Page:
Scrutinising duties is also important because of the role they play in justifying the exclusion of refugees. Across the world, refugees are frequently judged for violating various moral expectations and obligations. A case in point involved the Australian government during the ‘Children Overboard’ scandal of 2001. Refugees on boats were (it turned out falsely) accused of throwing their children into the water, in order to encourage Australian authorities to come to their rescue. The Australian Prime Minister said at the time: “I don’t want in Australia people who would throw their own children into the sea… There’s something incompatible to me … [about] somebody who claims to be a refugee and somebody who would throw their own child into the sea. It offends the natural instinct of protection.” This characterisation of asylum seekers as scornful of their fundamental obligations helped the government gain public support for its policy of preventing boat arrivals.

The Olong before it sank, in the Australian 'Children Overboard' scandal of 2001. Photo: Project SafeCom, Jack H Smit

Nor is this an exceptional case. Governments commonly articulate their expectations of refugees in the language of duties. Recently in Europe, for example, a range of refugee duties have been articulated by governments in political debates. Refugees have been told they have a duty to return home once asylum is not necessary; a duty to remain in the first country of asylum; and a duty to submit to detention when it is ordered. One feature of these duties is that they are, as in the Australia example above, used to justify the excluding of refugees. By failing, for example, to stay in their first country of asylum or protesting their detention, refugees may be portrayed as unworthy of asylum. Duties can thus be wielded by political elites as weapons against refugees.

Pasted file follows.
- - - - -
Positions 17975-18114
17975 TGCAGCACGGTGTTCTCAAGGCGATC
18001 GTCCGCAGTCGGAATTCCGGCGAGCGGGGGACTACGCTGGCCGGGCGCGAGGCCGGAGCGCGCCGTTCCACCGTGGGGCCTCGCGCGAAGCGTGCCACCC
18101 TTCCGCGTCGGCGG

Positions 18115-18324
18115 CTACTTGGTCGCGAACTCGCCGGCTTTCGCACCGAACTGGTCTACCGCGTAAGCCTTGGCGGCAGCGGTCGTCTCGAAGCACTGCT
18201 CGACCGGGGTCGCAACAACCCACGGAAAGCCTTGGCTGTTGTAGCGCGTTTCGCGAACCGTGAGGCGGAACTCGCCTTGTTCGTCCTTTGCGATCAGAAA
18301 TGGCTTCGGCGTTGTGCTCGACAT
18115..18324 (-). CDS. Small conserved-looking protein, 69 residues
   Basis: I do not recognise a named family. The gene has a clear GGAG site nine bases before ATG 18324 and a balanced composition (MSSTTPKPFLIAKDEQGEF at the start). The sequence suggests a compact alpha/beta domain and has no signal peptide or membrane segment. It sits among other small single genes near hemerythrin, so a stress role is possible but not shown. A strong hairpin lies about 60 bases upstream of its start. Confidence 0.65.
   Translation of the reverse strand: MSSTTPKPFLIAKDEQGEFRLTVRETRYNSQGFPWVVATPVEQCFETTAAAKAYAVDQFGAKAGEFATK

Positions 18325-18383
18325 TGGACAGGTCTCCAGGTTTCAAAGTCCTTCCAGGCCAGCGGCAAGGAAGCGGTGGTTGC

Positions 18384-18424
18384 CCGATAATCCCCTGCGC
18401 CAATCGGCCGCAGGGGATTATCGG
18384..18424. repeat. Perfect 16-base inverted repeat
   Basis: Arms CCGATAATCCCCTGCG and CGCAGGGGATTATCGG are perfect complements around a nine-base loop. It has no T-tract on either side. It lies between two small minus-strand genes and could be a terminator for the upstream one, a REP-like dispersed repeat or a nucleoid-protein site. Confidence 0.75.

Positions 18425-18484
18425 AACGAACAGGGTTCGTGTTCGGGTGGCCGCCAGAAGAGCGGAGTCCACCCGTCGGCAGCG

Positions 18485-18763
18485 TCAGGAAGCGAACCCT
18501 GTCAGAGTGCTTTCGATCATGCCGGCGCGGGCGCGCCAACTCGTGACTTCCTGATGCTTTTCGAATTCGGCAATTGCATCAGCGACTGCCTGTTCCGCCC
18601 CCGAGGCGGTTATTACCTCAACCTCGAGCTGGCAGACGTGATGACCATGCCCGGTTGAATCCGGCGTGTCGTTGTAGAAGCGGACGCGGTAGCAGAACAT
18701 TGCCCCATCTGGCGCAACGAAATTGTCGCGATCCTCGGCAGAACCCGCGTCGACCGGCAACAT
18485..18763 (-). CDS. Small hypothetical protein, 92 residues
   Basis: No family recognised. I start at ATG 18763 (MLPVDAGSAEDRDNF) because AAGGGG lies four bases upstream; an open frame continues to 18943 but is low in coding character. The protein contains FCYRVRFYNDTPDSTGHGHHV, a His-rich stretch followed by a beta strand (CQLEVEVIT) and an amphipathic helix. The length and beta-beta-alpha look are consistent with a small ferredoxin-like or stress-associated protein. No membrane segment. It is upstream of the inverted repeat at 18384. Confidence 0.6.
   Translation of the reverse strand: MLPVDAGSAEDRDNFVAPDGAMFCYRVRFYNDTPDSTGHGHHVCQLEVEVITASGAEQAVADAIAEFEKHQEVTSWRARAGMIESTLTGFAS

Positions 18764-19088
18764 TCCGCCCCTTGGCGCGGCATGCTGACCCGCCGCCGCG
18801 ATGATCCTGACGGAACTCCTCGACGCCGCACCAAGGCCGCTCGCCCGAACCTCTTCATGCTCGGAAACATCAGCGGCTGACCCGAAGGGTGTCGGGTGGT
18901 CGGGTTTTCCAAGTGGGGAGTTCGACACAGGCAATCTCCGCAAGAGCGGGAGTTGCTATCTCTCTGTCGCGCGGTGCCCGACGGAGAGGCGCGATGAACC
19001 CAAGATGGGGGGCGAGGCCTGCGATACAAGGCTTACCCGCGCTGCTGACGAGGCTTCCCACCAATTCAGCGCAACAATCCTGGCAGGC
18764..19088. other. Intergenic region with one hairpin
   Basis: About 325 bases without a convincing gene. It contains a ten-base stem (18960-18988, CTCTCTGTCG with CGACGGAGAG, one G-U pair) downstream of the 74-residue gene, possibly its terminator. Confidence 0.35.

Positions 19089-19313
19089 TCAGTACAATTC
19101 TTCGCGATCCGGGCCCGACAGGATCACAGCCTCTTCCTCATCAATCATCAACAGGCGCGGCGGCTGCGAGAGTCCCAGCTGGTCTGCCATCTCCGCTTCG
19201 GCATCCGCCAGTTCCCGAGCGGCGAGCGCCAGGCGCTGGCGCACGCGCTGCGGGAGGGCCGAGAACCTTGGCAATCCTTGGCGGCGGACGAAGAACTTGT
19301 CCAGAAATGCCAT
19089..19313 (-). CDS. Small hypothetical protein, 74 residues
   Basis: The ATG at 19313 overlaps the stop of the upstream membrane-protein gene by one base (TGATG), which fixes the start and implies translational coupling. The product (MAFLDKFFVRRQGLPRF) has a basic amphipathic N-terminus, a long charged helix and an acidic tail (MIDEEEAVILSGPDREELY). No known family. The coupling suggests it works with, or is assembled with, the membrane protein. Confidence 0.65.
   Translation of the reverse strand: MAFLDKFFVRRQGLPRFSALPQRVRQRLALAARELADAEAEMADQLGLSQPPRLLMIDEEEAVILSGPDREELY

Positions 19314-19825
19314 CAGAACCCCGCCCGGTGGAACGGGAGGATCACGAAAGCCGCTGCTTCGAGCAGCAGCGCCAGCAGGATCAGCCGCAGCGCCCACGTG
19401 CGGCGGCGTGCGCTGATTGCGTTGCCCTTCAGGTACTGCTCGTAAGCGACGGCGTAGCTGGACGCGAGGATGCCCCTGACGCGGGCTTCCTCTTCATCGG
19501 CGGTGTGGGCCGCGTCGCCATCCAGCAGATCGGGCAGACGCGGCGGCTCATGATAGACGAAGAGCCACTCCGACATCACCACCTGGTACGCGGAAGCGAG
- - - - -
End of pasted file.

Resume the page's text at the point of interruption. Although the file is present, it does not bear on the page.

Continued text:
We can see from this that there are several reasons why we need to consider the duties of refugees. First, seeing refugees as moral agents with responsibilities to others is part and parcel of understanding them as full human beings and not the cardboard cut outs they are often portrayed as in the media. Second, understanding the obligations refugees feel bound by may help us better explain why refugees act in the ways they do. Finally, critically reflecting upon the duties of refugees enables us to separate self-serving and highly partial accounts of the duties of refugees from the more convincing ones derived from systematic moral analysis.

While it may seem more important to understand and promote the rights of vulnerable people than it is to think about their duties, there is often a practical connection between the rights and the duties of refugees. When refugees are publicly perceived as not fulfilling their duties, the violation of their rights is likely not far away. For this reason above all others, a better understanding of the duties of refugees is essential.